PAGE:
Place of Many Crows (Part 12)
By Eric Irvin
27 August 1953 Daily Advertiser (Wagga Wagga)
A brief history of the foundation of Wagga Wagga
This is the twelfth and final instalment of the series. The complete series will be published shortly in book form
Most of the people who objected to the name 'Wagga Wagga' did so on grounds of euphony.
Many took it as read, and pronounced it to rhyme with dagger. Others found it uncouth or unsuitable.
Others again regarded it as somewhat pretentious for a small inland town. Such a one was a Mr. Heaton, a reporter who travelled to various N.S.W. country towns and wrote descriptions of them for the Sydney weekly "Town and Country Journal."
"Before describing it and its institutions," he wrote, "it may be admitted that there is an unpleasant, coarse, swaggering tang about the name, particularly when pronounced as it appears to have been in the English Law Courts and as it is spelt, viz: Wagga Wagga in place of WogaWoga, or at least Waugga Wauga, which latter seems to be the proper and local pronunciation.
Not a nice one 'Wagga. Wagga in the aboriginal tongue means "a meeting of crows," or "the place where crows congregate."
That is a literal translation of the name; the first syllable 'wau' is very expressive of a crow's note.
It must be confessed that the name is not a nice one, but the inhabitants, with a few exceptions, do not desire to have it altered: in fact, most of them seem to like the name, on the principle, I suppose, that in the case of names, like other more important things, we come to like in time features by no means attractive. 'We pity first, endure, and then embrace'."' (20)
His article did not endear him to the Wagga Waggonians.
Nor did a subsequent paragraph in a Forbes newspaper noticeably affect the risibilities of the inhabitants.
The School of Arts formed a Literary Association, which made its bow to the public in 1873 with an entertainment for which a prologue was specially written.
Couched in a language which was a strange mixture of erudition, bravado and self-mockery, its opening stanza must have proved just as amusing to the people of Wagga as offensive to the Forbes newspaper.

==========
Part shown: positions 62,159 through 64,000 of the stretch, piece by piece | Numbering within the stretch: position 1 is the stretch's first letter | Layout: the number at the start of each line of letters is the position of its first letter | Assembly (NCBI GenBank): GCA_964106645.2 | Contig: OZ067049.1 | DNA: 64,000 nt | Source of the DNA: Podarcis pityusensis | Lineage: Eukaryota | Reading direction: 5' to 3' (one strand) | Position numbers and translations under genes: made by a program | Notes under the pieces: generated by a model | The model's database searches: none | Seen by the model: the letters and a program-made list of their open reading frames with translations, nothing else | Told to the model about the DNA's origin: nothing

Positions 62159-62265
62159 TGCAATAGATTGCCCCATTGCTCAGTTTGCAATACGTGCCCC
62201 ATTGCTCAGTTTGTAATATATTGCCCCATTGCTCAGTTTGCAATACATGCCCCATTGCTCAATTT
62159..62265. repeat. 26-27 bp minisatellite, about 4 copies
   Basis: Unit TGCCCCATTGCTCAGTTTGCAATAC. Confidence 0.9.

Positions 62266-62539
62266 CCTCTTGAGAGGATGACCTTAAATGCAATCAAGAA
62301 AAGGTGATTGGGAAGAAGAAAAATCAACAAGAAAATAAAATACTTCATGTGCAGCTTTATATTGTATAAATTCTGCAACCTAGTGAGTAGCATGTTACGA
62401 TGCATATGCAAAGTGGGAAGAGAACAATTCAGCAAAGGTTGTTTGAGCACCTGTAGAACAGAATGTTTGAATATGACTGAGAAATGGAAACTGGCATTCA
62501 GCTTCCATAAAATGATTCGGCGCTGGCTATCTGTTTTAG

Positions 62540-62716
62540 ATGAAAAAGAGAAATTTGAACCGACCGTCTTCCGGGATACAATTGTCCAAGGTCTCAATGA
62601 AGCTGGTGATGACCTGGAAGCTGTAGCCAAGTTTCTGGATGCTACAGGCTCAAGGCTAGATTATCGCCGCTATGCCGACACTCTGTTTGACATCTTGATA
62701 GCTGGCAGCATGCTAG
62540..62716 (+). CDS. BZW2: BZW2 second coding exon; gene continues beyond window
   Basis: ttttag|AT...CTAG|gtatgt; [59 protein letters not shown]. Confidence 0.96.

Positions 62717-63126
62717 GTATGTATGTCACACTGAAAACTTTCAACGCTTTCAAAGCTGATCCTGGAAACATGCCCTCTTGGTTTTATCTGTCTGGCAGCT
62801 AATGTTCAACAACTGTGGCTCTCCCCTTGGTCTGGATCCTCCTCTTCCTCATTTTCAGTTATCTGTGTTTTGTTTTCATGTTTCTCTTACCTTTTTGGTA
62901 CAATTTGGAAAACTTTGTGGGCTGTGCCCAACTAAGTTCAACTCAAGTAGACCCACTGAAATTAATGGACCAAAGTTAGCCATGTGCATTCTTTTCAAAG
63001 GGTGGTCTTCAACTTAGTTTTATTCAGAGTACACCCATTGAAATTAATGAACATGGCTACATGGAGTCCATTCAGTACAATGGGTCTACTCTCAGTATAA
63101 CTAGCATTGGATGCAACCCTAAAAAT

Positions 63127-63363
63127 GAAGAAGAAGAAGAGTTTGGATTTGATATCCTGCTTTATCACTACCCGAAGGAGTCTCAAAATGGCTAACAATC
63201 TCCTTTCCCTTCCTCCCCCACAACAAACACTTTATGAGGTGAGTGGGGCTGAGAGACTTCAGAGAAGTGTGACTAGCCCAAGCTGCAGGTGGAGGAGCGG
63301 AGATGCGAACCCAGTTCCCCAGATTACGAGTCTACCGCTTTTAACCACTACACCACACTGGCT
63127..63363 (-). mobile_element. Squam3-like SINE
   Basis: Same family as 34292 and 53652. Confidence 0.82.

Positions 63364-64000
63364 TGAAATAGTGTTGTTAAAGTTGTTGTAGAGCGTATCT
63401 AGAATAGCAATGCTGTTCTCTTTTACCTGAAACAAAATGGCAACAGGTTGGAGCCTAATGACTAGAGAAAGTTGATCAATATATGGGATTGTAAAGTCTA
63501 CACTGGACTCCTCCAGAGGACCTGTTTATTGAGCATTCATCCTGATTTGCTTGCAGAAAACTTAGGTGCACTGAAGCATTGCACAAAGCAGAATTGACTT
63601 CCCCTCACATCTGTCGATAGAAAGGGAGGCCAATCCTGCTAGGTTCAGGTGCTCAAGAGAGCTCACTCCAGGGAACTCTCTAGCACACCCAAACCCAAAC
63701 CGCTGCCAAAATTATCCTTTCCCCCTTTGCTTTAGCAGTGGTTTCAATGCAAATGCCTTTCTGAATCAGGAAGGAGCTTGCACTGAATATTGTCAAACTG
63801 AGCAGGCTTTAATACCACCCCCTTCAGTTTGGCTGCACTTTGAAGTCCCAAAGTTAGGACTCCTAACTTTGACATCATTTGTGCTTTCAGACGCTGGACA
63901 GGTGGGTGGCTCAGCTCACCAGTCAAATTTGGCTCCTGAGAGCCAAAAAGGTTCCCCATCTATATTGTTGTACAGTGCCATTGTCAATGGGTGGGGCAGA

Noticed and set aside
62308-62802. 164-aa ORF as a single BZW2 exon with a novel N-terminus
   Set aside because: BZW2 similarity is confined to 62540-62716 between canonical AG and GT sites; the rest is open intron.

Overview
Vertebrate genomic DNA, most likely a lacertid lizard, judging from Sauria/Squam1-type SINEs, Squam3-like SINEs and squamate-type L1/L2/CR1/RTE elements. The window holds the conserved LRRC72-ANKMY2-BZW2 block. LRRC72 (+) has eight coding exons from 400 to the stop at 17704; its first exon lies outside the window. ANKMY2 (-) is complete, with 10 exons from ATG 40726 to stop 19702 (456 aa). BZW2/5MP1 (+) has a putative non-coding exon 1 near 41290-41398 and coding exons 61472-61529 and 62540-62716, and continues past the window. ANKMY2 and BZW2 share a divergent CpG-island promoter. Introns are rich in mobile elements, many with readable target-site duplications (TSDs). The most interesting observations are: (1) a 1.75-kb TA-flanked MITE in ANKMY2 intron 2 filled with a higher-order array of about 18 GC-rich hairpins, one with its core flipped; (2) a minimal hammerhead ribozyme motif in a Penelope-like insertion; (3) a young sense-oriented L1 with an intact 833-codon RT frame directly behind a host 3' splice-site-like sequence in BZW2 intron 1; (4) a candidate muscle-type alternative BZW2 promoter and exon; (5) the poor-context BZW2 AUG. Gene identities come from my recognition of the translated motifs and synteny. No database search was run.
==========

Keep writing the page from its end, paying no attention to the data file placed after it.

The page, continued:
"Hail, beauteous borough! Mayst thou ever reign. Sweet Wagga! 'Lovllest village of the plain.' Would that some local Gold-smith might upraise; Hymns to thy honor, paer to thy praise:
Would that some worthy voice might sing thy fame, And wreathe bright garlands round thy silvr'y name.' (21)
Gushingly felt The Forbes newspaper came out with all guns smoking.
'Wagga is distinguishing itself.
Whatever clouds of ignorance may have rested upon 'the brightest gem of the Murrumbidgee' in days gone by, they have all rolled back at the advent of its Literary Association.
So gushingly felt is this metamorphosis that the public heart yearns for some local Gold-smith to hymn its honor and proclaim its praise, and sighs for some worthy voice to sing its fame, And wreathe bright garlands round its silvery name. Surely the mantle of Oliver has descended upon someone there, and in their exuberance they don't realise the fact.
But the 'silvery name' is a poser. Ever since the time when an English lawyer asked a witness in the Tichborne case whether he knew a place called 'Waggy Baggy' we have failed to see any poetry in the name. Perhaps it was a 'waggish' pun of the counsel; perhaps it was his ignorance, but, at any rate, now would be a favorable time to rechristen it."
There was much more in the same strain, the whole concluding with the magical incantation 'Oh Waggy ! Oh Baggy!' The Express replied, with remarkable self-restraint. 'We pity the Literary Association.
To be chaffed is bad enough, but to be chaffed in such questionable English must be well nigh unbearable.'
By this time the 'collection of bark huts' which was Wagga in 1849 had grown into a sizeable town with some impressive buildings, a remarkably progressive spirit, and an unshakeable faith in its future.
(20) Town and Country Journal Sydney July 6, 1872.
(21) Wagga Express, March 22, 1873.
The account from the Forbes newspaper was reprinted in the Express of April 5, 1873.